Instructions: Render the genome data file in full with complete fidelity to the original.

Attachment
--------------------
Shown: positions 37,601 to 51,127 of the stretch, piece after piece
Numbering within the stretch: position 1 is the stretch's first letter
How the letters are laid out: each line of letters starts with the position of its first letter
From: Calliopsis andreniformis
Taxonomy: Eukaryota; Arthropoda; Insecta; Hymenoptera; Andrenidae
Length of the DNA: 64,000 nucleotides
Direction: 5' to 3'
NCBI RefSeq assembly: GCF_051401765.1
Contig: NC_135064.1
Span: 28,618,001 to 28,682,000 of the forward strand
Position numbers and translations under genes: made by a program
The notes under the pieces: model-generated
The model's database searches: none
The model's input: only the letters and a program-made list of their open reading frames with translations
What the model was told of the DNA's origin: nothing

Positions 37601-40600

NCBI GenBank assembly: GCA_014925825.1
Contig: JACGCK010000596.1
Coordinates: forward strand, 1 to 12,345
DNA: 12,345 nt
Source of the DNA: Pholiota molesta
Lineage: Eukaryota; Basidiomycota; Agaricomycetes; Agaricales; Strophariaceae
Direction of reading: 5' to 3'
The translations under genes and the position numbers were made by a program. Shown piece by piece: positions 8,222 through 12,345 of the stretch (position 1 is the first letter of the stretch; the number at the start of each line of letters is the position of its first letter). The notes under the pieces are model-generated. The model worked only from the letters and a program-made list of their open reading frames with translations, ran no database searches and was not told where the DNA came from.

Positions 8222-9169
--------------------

Shown: positions 37,601 to 51,127 of the stretch, piece after piece
Numbering within the stretch: position 1 is the stretch's first letter
How the letters are laid out: each line of letters starts with the position of its first letter
From: Calliopsis andreniformis
Taxonomy: Eukaryota; Arthropoda; Insecta; Hymenoptera; Andrenidae
Length of the DNA: 64,000 nucleotides
Direction: 5' to 3'
NCBI RefSeq assembly: GCF_051401765.1
Contig: NC_135064.1
Span: 28,618,001 to 28,682,000 of the forward strand
Position numbers and translations under genes: made by a program
The notes under the pieces: model-generated
The model's database searches: none
The model's input: only the letters and a program-made list of their open reading frames with translations
What the model was told of the DNA's origin: nothing

Positions 37601-40600

NCBI GenBank assembly: GCA_014925825.1
Contig: JACGCK010000596.1
Coordinates: forward strand, 1 to 12,345
DNA: 12,345 nt
Source of the DNA: Pholiota molesta
Lineage: Eukaryota; Basidiomycota; Agaricomycetes; Agaricales; Strophariaceae
Direction of reading: 5' to 3'
The translations under genes and the position numbers were made by a program. Shown piece by piece: positions 8,222 through 12,345 of the stretch (position 1 is the first letter of the stretch; the number at the start of each line of letters is the position of its first letter). The notes under the pieces are model-generated. The model worked only from the letters and a program-made list of their open reading frames with translations, ran no database searches and was not told where the DNA came from.

Positions 8222-9169